For England, it was always about finding the moment, the one to destroy a close match, to go through so much negative tournament history, especially at the hands of Germany. And for extended periods, as the tension rose to almost unbearable levels at a raucous and emotional Wembley, the home crowd wondered if it would come.
Gareth Southgate, who had reverted to a 3-4-3 system in search of a safe platform, had asked for a hero. And, with 15 minutes to go, he found one. Once again, it was Raheem Sterling.
After his goals in the group stage win against Croatia and the Czech Republic, he started a play that saw Harry Kane find substitute Jack Grealish, who played for Luke Shaw. Sterling kept running, and when Shaw crossed, he was there to wreak havoc with the finishing touch.
It would always be about moments. Germany have wasted a couple but, with the game at stake, they had the big one. England’s defense was caught squarely, following a poor back pass from Sterling, and when Kai Havertz released Thomas Müller he went one-on-one with Jordan Pickford and had to score. He dragged his shot past the post.
England felt only their second knockout victory at a European Championship – the first was against Spain on penalties in 1996 – and the end of a landslide sequence of German tournament dominance. Prior to this, they had won each of the four previous encounters in the knockout stages of the grand finals.
It was Harry Kane’s turn to make sure and after his struggles in front of goal it felt incredibly sweet to him and everyone with England at heart. Once again the incision came from the left, Shaw found Grealish and the center tailored to Kane, who converted the hunched headbutt.
For Southgate, there was a personal atonement for his infamous penalty foul here against Germany in the Euro 96 semi-final, but furthermore, he had a feeling that England had located the ignition key. A strongly partisan atmosphere had throbbed throughout and, at the end of it all and with the tie for the final having opened, it was impossible to ignore the sense of possibility.
It was an epic occasion and it had started for England with a heartbreaking ten-minute opening, when Germany announced their threat. Southgate’s team was locked in, the ball coming back again and again, with Germany able to run on England’s backline, most notably when Leon Goretzka climbed to the edge of the area where he was brought down by Declan Rice, who was booked. When Havertz slammed the free kick into the wall, it was added to a foul for England.
There were mistakes on the England ball in the first run, a collective nervousness and Germany seemed softer, their three forwards turned easily, finding spaces between the lines. Havertz glowed with menace, while Müller was hard to pin down.
England took hold of the feet, with Bukayo Saka bringing a few notes of clarity to the right, a bravery on the ball, even if it was too frantic for much of the first half for Southgate’s liking. The concern from England’s point of view related to how they would retain possession, how they could dictate the pace and, more specifically, whether they could use it accurately.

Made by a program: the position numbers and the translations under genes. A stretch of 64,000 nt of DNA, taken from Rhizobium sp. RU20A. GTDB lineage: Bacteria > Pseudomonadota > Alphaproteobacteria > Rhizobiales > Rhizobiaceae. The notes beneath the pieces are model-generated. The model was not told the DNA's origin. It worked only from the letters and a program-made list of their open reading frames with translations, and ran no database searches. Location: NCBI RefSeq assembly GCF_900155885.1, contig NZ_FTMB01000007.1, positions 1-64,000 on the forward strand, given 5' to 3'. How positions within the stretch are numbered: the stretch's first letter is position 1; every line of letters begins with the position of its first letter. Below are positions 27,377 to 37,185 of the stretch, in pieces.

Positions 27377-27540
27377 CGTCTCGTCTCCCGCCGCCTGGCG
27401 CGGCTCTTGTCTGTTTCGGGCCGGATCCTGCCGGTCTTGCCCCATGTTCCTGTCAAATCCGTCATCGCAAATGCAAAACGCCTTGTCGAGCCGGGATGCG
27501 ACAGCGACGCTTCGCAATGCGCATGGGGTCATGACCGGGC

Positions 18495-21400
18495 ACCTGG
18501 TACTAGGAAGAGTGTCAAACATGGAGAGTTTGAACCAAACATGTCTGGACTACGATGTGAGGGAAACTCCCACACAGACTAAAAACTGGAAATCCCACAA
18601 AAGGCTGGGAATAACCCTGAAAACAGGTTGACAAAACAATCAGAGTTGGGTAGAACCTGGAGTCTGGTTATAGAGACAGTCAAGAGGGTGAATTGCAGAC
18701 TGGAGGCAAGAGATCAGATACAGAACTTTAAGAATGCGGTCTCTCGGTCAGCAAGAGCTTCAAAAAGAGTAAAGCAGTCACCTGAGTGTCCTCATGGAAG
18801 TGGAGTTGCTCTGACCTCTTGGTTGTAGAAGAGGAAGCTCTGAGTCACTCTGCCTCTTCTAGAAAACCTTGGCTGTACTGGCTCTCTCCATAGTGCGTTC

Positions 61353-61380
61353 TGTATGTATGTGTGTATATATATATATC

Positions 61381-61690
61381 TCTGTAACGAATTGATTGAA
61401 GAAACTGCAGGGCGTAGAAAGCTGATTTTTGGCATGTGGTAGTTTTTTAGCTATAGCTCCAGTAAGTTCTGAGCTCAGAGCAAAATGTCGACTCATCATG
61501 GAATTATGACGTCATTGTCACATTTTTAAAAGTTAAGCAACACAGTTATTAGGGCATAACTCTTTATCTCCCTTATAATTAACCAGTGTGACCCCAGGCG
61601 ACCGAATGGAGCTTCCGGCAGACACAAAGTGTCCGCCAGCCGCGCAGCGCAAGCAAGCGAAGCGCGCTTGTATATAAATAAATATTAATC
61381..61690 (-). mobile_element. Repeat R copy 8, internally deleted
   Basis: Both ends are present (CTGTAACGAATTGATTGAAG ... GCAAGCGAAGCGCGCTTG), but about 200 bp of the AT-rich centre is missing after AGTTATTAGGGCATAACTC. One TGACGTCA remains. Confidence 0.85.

Sterling extended Manuel Neuer with a long shot in the 16th minute and the moment came when Kieran Trippier crossed for Harry Maguire, after being played by the energetic Kalvin Phillips, only for the midfielder to head high.
Kane fed on the leftovers once again, although he almost found one in injury time of the first half. Sterling burst into the area and, when the ball broke kindly for the captain, he looked like the favorite to score. Mats Hummels, however, stole the ball from him.
Germany also repented before the break; the biggest of them came after Havertz released Timo Werner over the side of John Stones in the 32nd minute. The angle was tight, but Werner still had a lot of target to aim for. Pickford made a vital block.
England was always going to suffer; the home crowd knew it and they were looking for something, anything, to rally around: a tackle from Phillips, a sprint from Sterling, Maguire coming off defense with the ball. It seemed as if the Southgate players were driven by passion; they needed composure.
Havertz rose above the tumult. He worked Pickford straight after the break with a brutal blow from the edge of the area and every time he advanced, the alarm bells rang loudly for England.
Southgate had stayed true to himself with his lineup and there was a kind of bravery in his thought processes. The populist thing he would have done would have been to inject a greater fantasy and start, say, Grealish and / or Phil Foden, but he felt it would have been silly.
Better to mirror Germany’s back three system, to prioritize safety and set up a series of one-on-one duels. Southgate backed his players to be better than their rivals. But as the minutes of the second half ticked by, it was clear he had to turn around. England needed more impetus.
The crowd had started calling out for Grealish in the 55th minute and they would fulfill their wish, the playmaker advancing in a peer-to-peer exchange for Saka and Sterling moving to the right. Southgate did not want to abandon his structure.
Then it happened. Southgate’s idea behind the system was to put Shaw high on the left and how he made his incision count, with Sterling doing the rest. Kane’s goal ignited one of the biggest sporting parties in some time.
George is Digismak’s reported cum editor with 13 years of experience in Journalism